In addition, the cognitive development theory of learning explains how the childhood influences intelligence growth and the activities that children explore at their early stage of life. This theory is fundamental in transforming the education sector because it primarily focuses on adaptation, perception and the influence of external factors in human growth and development (Saracho & Spodek, 2000). Through this theory, children gradually acquire knowledge based on environmental and biological experiences. Children explore the external environment and examine discrepancies based on their discoveries. Language significantly influences acquisition of knowledge thereby calling for parents to assists their children to grow and learn at early stages of life. Open education system also contributes to supportive environment for a child’s development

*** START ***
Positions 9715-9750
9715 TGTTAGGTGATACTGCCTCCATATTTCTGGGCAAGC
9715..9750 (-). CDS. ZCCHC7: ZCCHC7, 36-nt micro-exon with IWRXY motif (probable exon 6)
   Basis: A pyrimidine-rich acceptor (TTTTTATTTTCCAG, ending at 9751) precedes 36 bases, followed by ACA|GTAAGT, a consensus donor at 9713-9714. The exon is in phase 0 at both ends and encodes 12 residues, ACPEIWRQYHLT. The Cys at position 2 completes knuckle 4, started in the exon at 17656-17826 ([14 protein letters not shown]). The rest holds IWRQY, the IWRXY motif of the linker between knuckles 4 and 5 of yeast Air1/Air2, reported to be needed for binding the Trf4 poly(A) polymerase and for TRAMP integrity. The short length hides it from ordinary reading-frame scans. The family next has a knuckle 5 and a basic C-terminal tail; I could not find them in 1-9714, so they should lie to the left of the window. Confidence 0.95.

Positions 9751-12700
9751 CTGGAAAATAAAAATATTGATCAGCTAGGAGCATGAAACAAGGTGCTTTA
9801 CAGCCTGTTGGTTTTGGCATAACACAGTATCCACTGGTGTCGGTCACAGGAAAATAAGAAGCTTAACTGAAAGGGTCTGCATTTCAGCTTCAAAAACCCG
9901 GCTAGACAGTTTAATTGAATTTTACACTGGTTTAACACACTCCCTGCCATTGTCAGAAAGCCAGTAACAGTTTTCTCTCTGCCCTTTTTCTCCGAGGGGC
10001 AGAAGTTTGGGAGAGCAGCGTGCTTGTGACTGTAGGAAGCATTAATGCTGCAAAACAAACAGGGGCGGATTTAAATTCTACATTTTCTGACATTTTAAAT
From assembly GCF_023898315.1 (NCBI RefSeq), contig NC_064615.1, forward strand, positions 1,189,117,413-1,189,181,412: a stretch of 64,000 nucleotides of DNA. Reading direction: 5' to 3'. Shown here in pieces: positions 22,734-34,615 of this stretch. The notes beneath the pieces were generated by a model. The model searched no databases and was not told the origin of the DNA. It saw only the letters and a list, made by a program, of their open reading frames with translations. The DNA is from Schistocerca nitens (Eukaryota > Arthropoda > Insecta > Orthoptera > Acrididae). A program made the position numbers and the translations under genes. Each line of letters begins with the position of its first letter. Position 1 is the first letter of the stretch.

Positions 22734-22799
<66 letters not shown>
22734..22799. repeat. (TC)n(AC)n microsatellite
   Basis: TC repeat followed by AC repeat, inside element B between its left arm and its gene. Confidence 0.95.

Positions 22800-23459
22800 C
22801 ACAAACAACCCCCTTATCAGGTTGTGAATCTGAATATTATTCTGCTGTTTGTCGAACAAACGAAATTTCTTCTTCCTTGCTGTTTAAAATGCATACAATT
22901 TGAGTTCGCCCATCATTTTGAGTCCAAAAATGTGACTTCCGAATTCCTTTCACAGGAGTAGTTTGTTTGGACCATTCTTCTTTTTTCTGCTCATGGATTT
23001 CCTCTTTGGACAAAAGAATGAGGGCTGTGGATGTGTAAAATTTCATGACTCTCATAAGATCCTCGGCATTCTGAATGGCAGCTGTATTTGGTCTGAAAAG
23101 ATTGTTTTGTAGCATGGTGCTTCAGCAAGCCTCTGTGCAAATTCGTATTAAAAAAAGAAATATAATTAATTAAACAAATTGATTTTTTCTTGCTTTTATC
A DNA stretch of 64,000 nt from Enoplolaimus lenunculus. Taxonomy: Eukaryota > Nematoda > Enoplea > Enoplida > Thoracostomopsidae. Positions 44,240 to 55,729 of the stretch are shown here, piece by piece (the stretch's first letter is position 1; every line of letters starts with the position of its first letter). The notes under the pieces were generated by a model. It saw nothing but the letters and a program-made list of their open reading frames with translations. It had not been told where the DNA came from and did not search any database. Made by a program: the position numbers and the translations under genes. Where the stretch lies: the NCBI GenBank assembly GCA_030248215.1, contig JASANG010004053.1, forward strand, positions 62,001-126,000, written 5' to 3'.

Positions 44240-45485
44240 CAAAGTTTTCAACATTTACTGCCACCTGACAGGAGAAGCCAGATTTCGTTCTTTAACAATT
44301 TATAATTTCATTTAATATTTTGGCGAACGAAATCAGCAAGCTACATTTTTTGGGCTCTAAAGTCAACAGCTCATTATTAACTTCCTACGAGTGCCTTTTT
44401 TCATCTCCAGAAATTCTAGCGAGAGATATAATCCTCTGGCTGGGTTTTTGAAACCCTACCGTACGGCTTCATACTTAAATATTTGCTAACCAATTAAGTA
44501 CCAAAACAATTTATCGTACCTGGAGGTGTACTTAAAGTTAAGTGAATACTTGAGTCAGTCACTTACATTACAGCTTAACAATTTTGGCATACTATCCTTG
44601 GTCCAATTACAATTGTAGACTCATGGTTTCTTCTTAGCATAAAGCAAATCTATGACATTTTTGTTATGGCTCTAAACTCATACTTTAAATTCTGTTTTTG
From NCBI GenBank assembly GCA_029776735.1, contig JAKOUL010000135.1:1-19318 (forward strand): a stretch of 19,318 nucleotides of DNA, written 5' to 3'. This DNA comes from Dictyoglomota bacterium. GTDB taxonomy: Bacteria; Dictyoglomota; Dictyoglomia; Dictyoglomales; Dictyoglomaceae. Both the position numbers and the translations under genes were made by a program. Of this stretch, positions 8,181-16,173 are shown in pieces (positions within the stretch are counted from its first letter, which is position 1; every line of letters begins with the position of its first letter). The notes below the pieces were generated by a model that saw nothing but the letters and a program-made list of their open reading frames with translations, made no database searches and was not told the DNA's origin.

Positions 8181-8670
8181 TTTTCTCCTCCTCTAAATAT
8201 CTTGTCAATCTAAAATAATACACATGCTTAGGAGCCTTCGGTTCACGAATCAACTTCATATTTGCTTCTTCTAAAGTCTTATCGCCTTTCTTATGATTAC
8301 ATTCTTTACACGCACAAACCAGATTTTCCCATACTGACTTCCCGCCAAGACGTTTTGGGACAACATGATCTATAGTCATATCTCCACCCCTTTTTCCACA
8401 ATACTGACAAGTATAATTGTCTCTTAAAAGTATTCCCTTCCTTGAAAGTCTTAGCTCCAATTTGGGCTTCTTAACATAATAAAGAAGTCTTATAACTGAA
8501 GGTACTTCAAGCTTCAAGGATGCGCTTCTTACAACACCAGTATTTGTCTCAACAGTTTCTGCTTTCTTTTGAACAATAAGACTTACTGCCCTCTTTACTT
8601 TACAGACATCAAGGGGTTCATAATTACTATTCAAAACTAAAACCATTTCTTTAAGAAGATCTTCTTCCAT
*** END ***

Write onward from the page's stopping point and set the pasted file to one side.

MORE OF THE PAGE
References

Conkbayir, M., & Pascal, C. (2014). Early childhood theories and contemporary issues. New York: Bloomsbury Academic

Fowler, J. W. (2002). Stages of faith: The psychology of human development and the quest for meaning. San Francisco: Harper & Row.

Parens, H. (2008). The development of aggression in early childhood. Lanham: Jason Aronson.

Saracho, O. N., & Spodek, B. (2000). Multiple perspectives on play in early childhood education. Albany: State University of New York Press.

Slaughter, V., & Brownell, C. A. (2012). Early development of body representation Cambridge: Cambridge University Press.